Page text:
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Under The Floor Boards: The Id, Ego and Superego

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What makes us act on impulse? What as human makes us decide wrong from right? Sigmund Freud, a famous philosopher had studied people and found that humans have three parts to them. The Id, the ego and the superego, these three traits help us decide wrong from right. The Id acts only on pleasure; it avoids pain and allows us to make poor judgments.

The ego makes distinctions between wrong and right, but makes decisions to please the Id. The superego is what tells us wrong from right and allows us to make the right decisions even if it causes pain or grief. In the story “ The Tell Tale Heat” written by Edgar Allen Poe the narrator allows the Id and ego to take over and make decisions for him but what will happen when the superego goes against the Id and Ego?

The Id plays an important role in the story for the Id is what tells the narrator to go ahead and kill the old man because of his “evil eye”. The narrator explains how once he got the idea he could stop thinking about it “It is impossible to say how first the idea entered my brain; but once conceived it haunted

Me day and night”(pg. 1) the Id kept this thought in the narrator’s brain. It then continued to haunt the narrator to the point where he was finding was to kill the old man. “And every night, about midnight, I turn the latch of his door and opened it –oh so gently…And this I did for several long nights-every night just at midnight (pg.1)” After plotting for several nights, the narrator finally decided to act. He then snuck into the old mans room, but made a noise which awoke him.

He then waited patiently for the man to fall asleep again but he didn’t, the narrator had mentioned that when he was in his room in previous nights he could not kills him because his eye was closed. Now that the man was awake and his eyes were open he could not hold back, the Id took over because of the hatred the narrator had for the old mans eye, he looked into it and saw evil. He let the hate rise and then killed the old man. “The old man’s hour had come! …There was no pulsation he was Stone dead. His eye would trouble me no more (pg.2)” He then proceeded to cut the body up and hide in beneath the floorboards.

The narrator is later confronted by three policemen about the “shrieking” heard by neighbors this is where the ego comes into action. The narrator simply states that it was him who was shrieking and that there was nothing wrong “The shriek, I said, was my own in a dream. The old man I mentioned Was absent in the country. I took my visitors over the house. I bade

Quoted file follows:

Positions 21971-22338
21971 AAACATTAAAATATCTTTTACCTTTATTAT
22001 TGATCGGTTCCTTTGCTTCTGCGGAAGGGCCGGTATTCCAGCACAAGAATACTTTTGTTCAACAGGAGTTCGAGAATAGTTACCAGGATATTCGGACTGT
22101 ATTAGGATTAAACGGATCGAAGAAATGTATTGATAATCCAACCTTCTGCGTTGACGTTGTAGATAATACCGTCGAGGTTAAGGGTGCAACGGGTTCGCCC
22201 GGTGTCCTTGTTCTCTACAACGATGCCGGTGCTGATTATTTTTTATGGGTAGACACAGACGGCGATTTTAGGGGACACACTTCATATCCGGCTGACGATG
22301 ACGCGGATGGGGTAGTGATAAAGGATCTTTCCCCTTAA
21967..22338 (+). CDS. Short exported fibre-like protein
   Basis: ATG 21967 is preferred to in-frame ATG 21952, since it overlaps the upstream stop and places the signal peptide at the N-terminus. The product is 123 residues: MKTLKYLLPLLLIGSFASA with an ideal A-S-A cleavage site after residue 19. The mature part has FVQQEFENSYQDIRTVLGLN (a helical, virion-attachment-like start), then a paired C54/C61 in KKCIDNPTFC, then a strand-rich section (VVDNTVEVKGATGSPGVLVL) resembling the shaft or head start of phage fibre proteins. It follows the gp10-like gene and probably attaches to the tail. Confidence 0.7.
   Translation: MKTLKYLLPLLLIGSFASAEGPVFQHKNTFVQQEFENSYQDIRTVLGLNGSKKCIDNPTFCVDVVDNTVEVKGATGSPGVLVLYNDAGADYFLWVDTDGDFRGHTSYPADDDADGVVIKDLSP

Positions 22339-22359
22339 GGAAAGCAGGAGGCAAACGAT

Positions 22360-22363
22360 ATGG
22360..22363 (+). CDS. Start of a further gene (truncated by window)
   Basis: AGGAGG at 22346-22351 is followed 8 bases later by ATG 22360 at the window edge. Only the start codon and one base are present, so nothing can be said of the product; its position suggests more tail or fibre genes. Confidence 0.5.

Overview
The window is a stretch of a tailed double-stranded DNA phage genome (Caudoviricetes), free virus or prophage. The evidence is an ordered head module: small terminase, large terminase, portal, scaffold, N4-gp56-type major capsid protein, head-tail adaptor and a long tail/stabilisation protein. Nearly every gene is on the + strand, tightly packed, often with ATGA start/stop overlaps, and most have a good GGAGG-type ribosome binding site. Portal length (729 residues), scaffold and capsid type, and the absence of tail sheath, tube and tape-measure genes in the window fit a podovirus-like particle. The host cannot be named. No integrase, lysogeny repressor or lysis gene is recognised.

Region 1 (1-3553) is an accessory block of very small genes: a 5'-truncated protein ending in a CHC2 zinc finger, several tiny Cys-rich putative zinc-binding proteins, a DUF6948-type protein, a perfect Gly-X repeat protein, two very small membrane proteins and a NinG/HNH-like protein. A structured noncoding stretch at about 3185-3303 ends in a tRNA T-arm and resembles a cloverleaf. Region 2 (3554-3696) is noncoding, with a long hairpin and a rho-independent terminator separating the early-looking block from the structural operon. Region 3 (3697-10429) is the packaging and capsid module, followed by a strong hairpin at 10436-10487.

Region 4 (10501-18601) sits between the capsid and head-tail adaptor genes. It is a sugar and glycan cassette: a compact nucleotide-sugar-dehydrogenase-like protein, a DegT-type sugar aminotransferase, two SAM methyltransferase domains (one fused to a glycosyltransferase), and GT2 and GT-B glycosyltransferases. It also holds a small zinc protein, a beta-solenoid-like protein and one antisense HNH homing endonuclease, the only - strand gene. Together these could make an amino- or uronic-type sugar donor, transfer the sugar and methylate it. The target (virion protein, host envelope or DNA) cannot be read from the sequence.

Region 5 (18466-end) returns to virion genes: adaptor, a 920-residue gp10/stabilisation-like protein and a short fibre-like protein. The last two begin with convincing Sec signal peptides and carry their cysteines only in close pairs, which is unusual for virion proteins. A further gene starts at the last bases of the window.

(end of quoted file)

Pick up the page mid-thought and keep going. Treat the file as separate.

Them search. I led them at length, to his chamber. I showed them his treasures, secure, undisturbed (pg.3)”

This was the ego acting; it showed that the ego made him confident that nothing would happen to him, that we was safe from what he did. The ego made him so confidant that he brought chairs in the room, and he sat was he had placed the mutilated body of the old man.

Sitting in the old mans room the guilt starts to set in; this is where the superego plays a role in the narrator’s situation. As they sit in the room the narrator begins to feel guilty because of what he done (thanks to the superego) and beings to hear unusual noises. “A ringing ion my ears: but still they sat ad still chatted.

The ringing Became more and more distinct: I talked more freely to get rid of The feeling: but it continued an gained definiteness—until, at Length, I found the noise was not within my ears” The narrator is now starting to believe that the man’s heart is still beating because of the extreme guilt provided my the super ego. The narrator then begins to hear these noises louder and starts to question himself; the superego begins to drive him mad. “The noise steadily increasing…”hark! Louder! Louder! Louder! (pg.3)”

The superego tells us what is wrong and what is right, the narrator had ignored the decision of the superego early but now that the police were seated in the room where the man was buried he began to feel bad. Now with the help of the ego, the superego begins to plunge the narrator into madness by making him hear the noises louder, and making him question whether or not they can hear it too or if they know what he has done. This goes on until he finally breaks down and admits to the police that he killed the old man. “Villains! I shrieked. Dissemble no more! I admit the deed! Tear up the Planks! Here, here! It’s the beating of his hideous heart (pg.3)”

The Id, the ego, and the superego all affected the choices the narrator made when it came down to if he was going to kill the old man. It had seemed that the Id and ego was going to control him, but the superego proved superior to both of them and lead him back on the right path.

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